Reprinted with permission from American Jewish Fiction: A JPS Guide (Jewish Publication Society).
Faye Kellerman’s first novel, The Ritual Bath, trades on a fascination with extremes of human behavior, from the piety and rigidity of ultra-Orthodox Jews to the brutality of rapists and drugged-out anti-Semitic gangbangers.
Set primarily at a cloistered yeshivah in the gritty hills outside of Los Angeles, the novel employs some, but not all, of the conventions of the mystery novel formula: for one thing, it begins with a violent rape rather than a murder and, for another, instead of a solitary sleuth, Kellerman serves up an unexpected pair of crime solvers, Peter Decker, a cynical police detective, and Rina Lazarus, a young and open-minded ultra-Orthodox widow.
Though at first the oddest of confederates, brought together because Rina was on hand at the mikveh when the rape occurred and is the only person willing to explain the peculiarities of yeshivish culture to Detective Decker, these two turn out to have more in common than they, or the reader, could have expected.
Weaving in Peter’s and Rina’s growing intimacy with the search for the rapist, Kellerman keeps the tension high and the violence harsh. Before long the reader is privy not only to the rape but to murder and an anti-Semitic attack. To her credit, Kellerman does not shy away from the representation of obscene speech, racist taunts, or physical violence, making the novel every bit as graphic and disturbing as other thrillers of the period, like Thomas Harris’s The Silence of the Lambs (1988).
At the same time, as Rina both practices and explains to Peter the ins and outs of Orthodox ritual, including the laws of kashrut, feminine modesty, and “Taharat Hamishpacha” or family purity, peculiar situations arise. Long before Rina has ever allowed Peter to touch her hand or see her with her hair uncovered, for example, the pair has discussed, apropos of the rape investigation, subjects including anal penetration and the analysis of seminal fluid.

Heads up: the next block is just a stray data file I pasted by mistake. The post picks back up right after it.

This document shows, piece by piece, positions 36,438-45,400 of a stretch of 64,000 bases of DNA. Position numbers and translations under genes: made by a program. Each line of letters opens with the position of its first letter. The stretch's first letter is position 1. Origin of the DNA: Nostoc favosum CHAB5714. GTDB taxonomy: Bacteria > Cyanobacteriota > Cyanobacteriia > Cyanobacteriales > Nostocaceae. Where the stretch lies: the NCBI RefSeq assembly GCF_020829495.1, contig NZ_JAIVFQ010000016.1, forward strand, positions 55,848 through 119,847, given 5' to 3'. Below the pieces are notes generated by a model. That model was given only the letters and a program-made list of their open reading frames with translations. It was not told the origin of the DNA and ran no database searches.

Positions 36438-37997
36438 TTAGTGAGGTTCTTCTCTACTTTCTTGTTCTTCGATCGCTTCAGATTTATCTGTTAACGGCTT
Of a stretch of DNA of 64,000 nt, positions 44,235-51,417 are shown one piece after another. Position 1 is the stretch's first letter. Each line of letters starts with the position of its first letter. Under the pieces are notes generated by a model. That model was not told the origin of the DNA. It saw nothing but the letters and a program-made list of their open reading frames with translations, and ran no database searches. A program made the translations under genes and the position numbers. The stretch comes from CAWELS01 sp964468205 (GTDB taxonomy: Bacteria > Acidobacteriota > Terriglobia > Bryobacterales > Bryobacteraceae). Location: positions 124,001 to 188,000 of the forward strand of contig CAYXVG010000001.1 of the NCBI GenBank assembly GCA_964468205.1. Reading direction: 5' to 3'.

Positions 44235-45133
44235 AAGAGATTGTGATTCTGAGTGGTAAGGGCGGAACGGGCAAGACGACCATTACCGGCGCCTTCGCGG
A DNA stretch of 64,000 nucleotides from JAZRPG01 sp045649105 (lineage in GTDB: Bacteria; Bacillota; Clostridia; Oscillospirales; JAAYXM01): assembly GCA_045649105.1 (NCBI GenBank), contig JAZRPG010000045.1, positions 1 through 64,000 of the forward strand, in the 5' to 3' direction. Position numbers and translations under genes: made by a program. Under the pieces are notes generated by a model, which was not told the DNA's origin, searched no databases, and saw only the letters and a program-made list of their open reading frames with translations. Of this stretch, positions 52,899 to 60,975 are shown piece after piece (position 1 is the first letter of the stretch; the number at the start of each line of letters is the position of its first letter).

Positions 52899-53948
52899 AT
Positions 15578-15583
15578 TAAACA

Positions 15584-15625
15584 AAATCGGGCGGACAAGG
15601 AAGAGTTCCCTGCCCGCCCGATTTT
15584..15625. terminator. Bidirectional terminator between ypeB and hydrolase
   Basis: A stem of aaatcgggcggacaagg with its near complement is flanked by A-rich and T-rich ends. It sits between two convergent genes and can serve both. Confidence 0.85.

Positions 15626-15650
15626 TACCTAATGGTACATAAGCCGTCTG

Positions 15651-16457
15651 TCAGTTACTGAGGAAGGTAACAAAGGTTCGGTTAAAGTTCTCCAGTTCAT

Kellerman’s novel dramatizes the ways in which even a cloistered and relatively self-contained religious community grapples with and fends off the temptations and threats of the mainstream culture, whether they come in the form of baseball games and children’s toys or criminal attacks. She treats her pious Jewish characters with respect, too-carefully showing that they are just as good and bad, just as admirable and flawed, as anybody else-and devotes considerable space to explaining and justifying Orthodox beliefs and practices that are likely unfamiliar to many of her readers.
Throughout a long series of novels featuring the same characters, Kellerman has built upon these explorations as Rina and Peter reevaluate their relationships to Jewish practice and to each other. Driven forward by suspense plots and by seamless prose, Kellerman’s novels engage with the changing possibilities of traditional Jewish culture in late-20th-century America, making them a remarkably successful hybrid of popular and traditional textual practices.
Though many readers feel that Kellerman’s first novel is her strongest, she has published more than 10 books to date featuring the same characters as well as a mystical mystery, Moon Music (1998), and a historical romance novel, The Quality of Mercy (1988). Kellerman’s husband, Jonathan, and son Jesse are also successful mass-market novelists, though their books have not treated Jewish themes as centrally as the Lazarus/Decker novels.
Jewish-themed mysteries and suspense novels are extremely common, ranging widely in their interests and settings; some notable contributors to the genre include Rochelle Krich, Rabbi Joseph Telushkin, and country-musician-cumpolitician Kinky Friedman. Worthwhile anthologies of Jewish mystery and crime fiction include Murder Is No Mitzvah (2004), Mystery Midrash (1999), and Criminal Kabbalah (2001), and the editor of the latter two books, Rabbi Larry Raphael, provides an extensive if not exhaustive bibliography of the field on his website, http://www.jewishmysteries.net.
Pronounced: MICK-vuh, or mick-VAH, Alternate Spelling: mikvah, Origin: Hebrew, Jewish ritual bath.